Sean Avery is continuing his crusade on the issue of marriage equality and gay rights. Just days after New York State passed a law that grants same-sex couples the same rights as heterosexual couples, a process in which Avery's voice was heard via a TV commercial, the Rangers forward thinks that the NHL should step up and play a bigger role in the issue.
"I understand that the NHL represents 30 different owners who come from different backgrounds and hold different viewpoints, but I think it would be meaningful for Gary [commissioner Bettman] and the Board of Governors to open themselves up for conversation about this issue," Avery told The Post yesterday.
"It would be great for the NHL to take the lead among professional sports leagues in terms of social equality and justice and be out front and progressive regarding issues like this."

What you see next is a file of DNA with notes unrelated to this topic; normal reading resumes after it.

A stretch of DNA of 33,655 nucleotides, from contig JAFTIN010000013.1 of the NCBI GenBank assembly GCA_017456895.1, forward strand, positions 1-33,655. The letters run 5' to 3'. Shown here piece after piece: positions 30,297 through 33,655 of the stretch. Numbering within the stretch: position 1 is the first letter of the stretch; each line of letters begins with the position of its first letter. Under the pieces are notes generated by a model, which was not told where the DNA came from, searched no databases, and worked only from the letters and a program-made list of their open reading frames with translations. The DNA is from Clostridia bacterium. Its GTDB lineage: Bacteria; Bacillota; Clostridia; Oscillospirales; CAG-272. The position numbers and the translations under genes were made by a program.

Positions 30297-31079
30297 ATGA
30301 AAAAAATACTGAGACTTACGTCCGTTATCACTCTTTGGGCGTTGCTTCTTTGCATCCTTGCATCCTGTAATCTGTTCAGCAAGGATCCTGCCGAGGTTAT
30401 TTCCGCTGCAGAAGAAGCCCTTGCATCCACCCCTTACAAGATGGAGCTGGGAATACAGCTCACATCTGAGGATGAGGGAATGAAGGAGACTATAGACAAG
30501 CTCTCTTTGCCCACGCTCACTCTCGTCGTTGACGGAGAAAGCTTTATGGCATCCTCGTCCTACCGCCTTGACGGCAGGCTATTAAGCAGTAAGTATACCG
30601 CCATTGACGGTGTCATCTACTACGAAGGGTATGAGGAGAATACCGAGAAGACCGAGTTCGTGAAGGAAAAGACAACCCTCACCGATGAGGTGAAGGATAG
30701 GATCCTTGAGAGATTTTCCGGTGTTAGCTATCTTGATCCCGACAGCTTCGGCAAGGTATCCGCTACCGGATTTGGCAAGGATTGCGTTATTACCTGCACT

Avery went on to discuss how the environment in the NHL is not really suitable for a gay player to come out and speak openly about the issue right now, but that's something that would obviously change if the league as a whole stepped up with one collective voice on the matter.
Practically, it's probably not something that will happen. Avery admits as much by pointing out that the league is representative of a lot of different voices and opinions, and that stepping up on such a controversial topic won't be easy.
But Avery's real goal seems to be simple discussion, and that was his hope back when he recorded a public service announcement for the Human Rights Coalition back in May. The commercial made waves all around the hockey community and served to get the gay rights issue back into the conversation around the sport, as it had been kind of absent in the dialogue since the death of Brendan Burke in early 2010.
The commercial and Avery's stance got even more publicity when Uptown Sports, an agency representing several NHL players, openly criticized it. That move served only to open the discussion even further, and now, Avery is speaking out again to keep the in the limelight.
The NHL could completely ignore Avery's comments to the New York Post, but the fact that they've been written about and will be discussed is enough to keep the topic of gay rights alive in the hockey world.